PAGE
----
|Plot Summary of Married to the Viscount|
Avon, Jan 2004, 5.99, 384 pp.
In 1821 Viscount Spencer Law accompanied his brother Nat to Philadelphia where he meets attractive Abigail Mercer and her ailing father, owner of Mercer Medicinal Company. Nat wants to own half of Mercer Medicinal, but Spencer has some doubts yet promises to fund the venture. However, the Home office calls Spencer back to England so he leaves Nat behind in the states.
A year later, Spencer waits for the arrival of Nat, who is late to his own engagement party to lady Evelina. However, instead of Nat's grand entrance, Abigail, in mourning due to her beloved father's death enters claiming to be Spencer's wife by proxy. Apparently, Nat forged documents, stole Abigail's dowry, and sat in for Spencer at a ceremony. Spencer, who had no plans to marry due to a war injury leaving him unable to produce children, sells Abigail with the idea of a marriage of convenience until they find his wastrel brother who is in hiding.
Before readers draw negative conclusions about Nat, he paid for Abigail to cross the Atlantic Ocean. Thus he is much more complex than just the first brush con artist that he seems. Spencer is an intriguing lead protagonist firmly believing he has no future and that the heir must come from Nat. Abigail is a charmer who makes Spencer feels whole. Regency romance fans will have good feelings towards author Sabrina Jeffries for this enjoyable historical.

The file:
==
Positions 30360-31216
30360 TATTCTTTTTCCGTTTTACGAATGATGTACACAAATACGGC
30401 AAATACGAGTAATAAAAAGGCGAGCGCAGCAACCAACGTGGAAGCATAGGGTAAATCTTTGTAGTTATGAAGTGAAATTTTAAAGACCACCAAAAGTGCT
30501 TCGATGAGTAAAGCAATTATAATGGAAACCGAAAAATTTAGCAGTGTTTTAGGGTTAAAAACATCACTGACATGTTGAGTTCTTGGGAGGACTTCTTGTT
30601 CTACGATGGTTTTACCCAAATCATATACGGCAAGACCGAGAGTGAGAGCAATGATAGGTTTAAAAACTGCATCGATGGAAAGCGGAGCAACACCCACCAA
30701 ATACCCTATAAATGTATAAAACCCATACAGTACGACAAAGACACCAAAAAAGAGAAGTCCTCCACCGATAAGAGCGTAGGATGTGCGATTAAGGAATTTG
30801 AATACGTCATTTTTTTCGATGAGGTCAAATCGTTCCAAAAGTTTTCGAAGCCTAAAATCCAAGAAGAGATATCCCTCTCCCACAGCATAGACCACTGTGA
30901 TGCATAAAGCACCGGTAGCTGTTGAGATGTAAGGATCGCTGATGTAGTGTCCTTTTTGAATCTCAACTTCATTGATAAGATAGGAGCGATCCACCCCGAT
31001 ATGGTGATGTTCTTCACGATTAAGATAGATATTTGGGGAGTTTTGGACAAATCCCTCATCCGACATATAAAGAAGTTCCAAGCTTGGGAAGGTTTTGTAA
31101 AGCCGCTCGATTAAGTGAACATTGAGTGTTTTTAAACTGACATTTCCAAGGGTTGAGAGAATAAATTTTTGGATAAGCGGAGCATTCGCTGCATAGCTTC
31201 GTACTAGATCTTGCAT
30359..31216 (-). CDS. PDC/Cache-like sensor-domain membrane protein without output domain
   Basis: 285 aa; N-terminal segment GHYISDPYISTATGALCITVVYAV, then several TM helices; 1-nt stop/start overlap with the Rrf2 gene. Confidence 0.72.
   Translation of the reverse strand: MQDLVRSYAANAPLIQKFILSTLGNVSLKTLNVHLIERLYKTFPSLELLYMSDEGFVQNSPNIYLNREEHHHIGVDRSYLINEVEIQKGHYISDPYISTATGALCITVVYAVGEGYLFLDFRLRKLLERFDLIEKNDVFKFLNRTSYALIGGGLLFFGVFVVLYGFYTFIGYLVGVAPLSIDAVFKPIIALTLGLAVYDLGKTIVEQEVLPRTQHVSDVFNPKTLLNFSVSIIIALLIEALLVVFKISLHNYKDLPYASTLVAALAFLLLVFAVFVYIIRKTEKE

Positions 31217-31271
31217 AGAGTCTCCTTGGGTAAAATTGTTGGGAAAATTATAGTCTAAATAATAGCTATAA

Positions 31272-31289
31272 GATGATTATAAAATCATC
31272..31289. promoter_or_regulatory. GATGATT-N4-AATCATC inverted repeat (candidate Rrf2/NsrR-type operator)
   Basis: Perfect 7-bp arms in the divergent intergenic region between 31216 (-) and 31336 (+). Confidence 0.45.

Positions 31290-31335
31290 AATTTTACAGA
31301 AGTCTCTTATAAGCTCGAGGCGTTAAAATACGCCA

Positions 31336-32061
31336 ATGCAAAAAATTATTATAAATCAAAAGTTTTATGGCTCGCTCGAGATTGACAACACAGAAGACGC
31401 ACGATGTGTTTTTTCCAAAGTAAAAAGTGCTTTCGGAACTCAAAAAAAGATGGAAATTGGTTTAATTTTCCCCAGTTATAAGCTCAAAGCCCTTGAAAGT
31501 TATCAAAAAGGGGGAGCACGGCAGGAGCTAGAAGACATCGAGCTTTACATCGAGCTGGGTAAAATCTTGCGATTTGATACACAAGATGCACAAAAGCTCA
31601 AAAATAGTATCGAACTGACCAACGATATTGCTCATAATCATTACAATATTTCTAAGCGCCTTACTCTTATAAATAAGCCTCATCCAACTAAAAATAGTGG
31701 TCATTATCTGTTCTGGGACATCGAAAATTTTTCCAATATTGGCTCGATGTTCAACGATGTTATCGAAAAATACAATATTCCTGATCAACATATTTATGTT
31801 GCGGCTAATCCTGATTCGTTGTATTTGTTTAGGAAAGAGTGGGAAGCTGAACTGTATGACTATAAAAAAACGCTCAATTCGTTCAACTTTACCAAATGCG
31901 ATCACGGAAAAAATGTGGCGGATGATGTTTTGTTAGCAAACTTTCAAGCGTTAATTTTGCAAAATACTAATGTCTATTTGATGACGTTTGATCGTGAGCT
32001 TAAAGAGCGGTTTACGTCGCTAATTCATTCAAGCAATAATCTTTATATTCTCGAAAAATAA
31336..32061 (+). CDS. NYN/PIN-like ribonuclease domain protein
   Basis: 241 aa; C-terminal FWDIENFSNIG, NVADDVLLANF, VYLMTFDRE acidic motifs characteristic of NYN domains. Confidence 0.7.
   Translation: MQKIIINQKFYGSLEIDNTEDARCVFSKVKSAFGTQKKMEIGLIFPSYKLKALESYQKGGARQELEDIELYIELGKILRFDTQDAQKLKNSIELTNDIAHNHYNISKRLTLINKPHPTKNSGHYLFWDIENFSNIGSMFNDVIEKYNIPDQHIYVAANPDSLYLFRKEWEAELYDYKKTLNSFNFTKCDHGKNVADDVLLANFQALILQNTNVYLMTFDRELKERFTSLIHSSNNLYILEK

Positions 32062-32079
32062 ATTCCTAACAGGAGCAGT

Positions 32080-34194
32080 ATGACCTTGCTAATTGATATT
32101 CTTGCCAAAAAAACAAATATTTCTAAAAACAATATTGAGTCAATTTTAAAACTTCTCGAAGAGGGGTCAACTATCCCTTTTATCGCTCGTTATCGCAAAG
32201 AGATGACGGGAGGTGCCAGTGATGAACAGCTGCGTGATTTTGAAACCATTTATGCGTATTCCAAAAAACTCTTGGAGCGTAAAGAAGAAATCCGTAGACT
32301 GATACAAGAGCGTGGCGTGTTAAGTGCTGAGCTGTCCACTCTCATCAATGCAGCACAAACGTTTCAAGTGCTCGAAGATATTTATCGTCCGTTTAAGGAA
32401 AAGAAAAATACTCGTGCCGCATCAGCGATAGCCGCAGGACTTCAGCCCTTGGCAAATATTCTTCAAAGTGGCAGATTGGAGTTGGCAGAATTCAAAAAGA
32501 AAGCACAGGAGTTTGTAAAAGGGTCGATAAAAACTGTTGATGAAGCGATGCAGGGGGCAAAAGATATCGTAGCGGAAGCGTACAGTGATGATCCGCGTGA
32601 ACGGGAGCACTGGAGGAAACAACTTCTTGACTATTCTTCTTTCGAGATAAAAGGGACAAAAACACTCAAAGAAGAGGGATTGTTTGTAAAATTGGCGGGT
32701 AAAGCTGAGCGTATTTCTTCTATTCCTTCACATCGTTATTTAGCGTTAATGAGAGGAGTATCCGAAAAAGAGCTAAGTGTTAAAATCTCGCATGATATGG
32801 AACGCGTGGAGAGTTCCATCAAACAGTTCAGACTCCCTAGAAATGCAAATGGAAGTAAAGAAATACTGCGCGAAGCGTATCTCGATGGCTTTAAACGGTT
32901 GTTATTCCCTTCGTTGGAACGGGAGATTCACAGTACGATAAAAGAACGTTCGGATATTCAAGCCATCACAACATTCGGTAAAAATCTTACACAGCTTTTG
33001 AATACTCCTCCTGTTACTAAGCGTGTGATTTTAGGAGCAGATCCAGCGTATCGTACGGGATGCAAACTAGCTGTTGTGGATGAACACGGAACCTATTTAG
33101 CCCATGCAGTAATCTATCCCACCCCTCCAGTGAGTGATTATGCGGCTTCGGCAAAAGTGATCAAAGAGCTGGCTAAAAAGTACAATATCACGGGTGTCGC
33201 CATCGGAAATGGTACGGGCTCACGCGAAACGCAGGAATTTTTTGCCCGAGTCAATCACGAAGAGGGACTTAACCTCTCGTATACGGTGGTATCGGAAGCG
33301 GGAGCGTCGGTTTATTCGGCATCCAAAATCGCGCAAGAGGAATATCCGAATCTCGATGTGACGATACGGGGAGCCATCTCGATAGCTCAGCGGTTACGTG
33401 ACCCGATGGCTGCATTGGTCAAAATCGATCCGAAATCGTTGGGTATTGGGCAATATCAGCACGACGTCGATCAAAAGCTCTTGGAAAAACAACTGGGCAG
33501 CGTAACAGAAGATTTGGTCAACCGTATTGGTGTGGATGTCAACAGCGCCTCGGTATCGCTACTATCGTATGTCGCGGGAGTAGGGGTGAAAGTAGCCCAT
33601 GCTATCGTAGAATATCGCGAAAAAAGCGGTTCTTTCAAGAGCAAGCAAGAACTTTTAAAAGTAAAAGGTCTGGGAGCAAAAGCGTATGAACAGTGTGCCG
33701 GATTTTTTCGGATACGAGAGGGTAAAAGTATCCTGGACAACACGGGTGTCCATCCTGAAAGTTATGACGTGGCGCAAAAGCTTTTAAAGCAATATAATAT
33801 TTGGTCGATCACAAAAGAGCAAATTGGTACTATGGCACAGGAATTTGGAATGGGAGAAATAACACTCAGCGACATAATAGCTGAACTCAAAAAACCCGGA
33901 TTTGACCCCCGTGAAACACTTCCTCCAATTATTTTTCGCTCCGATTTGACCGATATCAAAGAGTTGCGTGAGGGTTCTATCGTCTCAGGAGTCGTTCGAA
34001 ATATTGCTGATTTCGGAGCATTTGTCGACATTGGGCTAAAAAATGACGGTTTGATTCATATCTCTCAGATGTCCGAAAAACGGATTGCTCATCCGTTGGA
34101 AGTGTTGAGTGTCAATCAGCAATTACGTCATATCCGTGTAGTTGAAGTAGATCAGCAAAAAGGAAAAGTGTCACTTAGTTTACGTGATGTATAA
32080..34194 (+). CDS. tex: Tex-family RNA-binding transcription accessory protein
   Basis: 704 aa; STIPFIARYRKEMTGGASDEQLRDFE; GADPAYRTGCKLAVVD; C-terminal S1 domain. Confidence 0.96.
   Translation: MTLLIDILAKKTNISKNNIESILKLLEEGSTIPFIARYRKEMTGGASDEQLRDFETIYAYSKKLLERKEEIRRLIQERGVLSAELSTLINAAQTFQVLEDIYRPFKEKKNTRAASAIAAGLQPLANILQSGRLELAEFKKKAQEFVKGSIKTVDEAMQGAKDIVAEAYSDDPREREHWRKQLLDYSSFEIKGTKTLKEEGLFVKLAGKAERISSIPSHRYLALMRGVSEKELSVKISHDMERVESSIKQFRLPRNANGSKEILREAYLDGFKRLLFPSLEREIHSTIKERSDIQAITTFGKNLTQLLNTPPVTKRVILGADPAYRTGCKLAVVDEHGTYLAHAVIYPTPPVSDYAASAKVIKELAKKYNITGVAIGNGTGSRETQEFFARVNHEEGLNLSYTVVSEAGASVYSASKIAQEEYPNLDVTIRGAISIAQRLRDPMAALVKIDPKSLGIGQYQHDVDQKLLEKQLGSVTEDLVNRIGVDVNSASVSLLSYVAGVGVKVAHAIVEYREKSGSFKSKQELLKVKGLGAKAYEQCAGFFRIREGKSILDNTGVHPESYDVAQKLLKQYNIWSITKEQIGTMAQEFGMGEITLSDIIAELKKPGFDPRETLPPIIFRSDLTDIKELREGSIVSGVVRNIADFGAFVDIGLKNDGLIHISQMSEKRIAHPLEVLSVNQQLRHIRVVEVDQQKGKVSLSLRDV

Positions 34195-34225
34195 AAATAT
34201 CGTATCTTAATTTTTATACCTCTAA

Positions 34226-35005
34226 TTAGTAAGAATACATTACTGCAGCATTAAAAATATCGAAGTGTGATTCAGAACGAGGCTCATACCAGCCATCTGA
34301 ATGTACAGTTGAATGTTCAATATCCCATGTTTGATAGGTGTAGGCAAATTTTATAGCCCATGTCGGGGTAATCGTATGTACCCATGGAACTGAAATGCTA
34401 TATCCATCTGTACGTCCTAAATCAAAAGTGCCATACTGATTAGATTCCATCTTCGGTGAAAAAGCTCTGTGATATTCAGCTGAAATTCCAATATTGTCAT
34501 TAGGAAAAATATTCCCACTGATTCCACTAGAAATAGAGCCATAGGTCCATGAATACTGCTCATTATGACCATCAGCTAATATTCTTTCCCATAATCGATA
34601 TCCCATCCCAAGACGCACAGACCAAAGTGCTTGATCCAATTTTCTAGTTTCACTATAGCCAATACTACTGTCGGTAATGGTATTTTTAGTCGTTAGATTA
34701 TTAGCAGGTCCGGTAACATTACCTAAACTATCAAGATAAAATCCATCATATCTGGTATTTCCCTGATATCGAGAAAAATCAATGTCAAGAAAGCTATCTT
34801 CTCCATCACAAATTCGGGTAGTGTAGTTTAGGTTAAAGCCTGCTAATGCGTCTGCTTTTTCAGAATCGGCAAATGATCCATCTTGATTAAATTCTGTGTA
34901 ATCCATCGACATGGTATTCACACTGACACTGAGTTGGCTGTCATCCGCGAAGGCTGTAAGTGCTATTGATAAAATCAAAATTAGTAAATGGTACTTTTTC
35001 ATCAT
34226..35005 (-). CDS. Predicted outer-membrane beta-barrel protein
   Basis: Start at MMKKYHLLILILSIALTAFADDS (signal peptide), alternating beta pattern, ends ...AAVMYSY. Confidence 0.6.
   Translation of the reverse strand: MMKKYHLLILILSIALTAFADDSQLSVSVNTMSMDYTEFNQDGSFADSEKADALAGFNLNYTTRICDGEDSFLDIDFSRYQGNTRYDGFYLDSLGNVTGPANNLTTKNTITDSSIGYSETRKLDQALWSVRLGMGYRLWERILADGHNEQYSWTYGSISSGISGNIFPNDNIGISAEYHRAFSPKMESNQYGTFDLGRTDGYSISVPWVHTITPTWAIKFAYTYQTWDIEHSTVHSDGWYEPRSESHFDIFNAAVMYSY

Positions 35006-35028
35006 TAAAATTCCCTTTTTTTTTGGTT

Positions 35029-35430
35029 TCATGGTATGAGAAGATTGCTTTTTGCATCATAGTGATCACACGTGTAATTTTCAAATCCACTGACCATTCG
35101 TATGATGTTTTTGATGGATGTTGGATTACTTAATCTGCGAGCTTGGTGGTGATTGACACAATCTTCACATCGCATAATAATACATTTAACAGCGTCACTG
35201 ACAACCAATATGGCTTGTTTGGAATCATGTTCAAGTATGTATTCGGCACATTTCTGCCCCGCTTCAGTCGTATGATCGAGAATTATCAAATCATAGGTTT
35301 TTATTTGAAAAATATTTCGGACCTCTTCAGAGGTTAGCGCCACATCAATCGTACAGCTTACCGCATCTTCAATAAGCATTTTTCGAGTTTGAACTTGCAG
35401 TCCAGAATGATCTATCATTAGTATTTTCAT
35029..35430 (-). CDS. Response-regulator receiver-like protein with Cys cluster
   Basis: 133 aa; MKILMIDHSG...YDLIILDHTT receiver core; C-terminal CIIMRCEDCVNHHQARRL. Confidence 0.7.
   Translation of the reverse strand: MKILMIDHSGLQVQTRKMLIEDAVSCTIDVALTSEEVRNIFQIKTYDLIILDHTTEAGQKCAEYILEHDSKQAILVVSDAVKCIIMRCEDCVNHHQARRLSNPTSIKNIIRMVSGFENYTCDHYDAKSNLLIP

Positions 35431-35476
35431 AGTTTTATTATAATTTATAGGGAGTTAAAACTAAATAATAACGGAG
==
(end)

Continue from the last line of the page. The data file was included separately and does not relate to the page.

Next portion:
Harriet Klausner, Resident Scholar
|Review Analysis of Married to the Viscount|
Our unique search engine provides a wealth of detail about books by breaking them down into many different literary elements, all of which are searchable (click here).
Ratings are on a 1-10 scale (Low to High)
Time/era of story
- Regency era
- marriage of convenience spurring real love
- matchmake by brother/sister
Main Male Character
Main Female Character
Accounts of torture and death?
- no torture/death
What % of story is romance related?
Focus of story
- equally on him and her
How much dialog
- significantly more dialog than descript
Note: the views expressed here are only those of the reviewer(s).
Use our site!
Search for your favorite town
Trade Links with Us!
Most recent discussions:
General Book Talk
Book writing discussion
Off-topic message board
Aline Countess of Romanones
Mark C. Ross
David R. Palmer
Graham D. Watson
More message boards
Our Chief Librarian